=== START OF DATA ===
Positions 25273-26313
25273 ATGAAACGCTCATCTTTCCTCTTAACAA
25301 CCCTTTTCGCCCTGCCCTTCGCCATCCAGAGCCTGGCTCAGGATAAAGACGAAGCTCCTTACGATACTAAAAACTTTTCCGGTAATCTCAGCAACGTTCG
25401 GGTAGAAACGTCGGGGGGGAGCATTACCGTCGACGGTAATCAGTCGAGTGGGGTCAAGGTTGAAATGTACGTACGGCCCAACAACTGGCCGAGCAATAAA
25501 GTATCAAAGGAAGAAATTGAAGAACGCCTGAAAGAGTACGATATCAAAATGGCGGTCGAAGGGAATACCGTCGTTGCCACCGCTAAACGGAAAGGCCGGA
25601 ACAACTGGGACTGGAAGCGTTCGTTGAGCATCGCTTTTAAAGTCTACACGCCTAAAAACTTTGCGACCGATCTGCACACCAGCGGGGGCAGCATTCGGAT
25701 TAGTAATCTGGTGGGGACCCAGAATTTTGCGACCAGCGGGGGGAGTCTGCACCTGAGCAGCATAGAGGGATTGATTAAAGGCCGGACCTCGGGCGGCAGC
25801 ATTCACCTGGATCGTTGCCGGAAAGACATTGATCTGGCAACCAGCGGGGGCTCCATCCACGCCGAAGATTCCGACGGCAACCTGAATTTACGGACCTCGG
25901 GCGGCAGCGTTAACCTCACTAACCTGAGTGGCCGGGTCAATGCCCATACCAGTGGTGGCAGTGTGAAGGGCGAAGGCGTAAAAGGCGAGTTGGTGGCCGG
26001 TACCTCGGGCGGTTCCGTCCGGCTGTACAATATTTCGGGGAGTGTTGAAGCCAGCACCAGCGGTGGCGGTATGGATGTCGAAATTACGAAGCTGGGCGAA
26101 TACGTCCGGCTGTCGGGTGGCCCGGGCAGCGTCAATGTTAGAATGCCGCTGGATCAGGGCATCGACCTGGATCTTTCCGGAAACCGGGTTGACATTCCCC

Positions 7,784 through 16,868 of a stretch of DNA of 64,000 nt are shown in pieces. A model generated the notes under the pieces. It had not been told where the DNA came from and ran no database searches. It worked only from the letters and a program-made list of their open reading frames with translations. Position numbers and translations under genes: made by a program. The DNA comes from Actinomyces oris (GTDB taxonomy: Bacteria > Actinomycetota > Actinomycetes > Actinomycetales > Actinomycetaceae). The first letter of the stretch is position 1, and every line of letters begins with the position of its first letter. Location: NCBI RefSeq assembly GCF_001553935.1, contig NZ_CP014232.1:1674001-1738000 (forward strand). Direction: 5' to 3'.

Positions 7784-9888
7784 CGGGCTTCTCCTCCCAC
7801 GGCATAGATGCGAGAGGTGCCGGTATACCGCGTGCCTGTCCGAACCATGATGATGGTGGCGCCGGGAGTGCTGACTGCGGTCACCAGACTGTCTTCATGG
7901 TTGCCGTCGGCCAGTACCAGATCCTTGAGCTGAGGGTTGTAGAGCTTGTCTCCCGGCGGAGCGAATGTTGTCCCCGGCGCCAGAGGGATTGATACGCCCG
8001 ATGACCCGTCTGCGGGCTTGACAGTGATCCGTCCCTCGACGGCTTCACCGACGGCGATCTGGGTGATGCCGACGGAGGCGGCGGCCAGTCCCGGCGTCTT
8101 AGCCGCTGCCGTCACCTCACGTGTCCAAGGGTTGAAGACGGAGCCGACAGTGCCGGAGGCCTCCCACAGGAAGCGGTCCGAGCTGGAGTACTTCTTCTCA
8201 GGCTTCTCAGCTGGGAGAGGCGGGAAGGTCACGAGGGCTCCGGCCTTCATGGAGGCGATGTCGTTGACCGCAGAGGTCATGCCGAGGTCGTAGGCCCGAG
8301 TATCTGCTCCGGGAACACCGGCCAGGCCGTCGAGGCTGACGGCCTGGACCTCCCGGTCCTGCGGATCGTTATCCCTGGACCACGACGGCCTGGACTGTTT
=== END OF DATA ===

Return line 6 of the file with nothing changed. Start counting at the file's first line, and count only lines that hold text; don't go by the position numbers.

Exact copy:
25601 ACAACTGGGACTGGAAGCGTTCGTTGAGCATCGCTTTTAAAGTCTACACGCCTAAAAACTTTGCGACCGATCTGCACACCAGCGGGGGCAGCATTCGGAT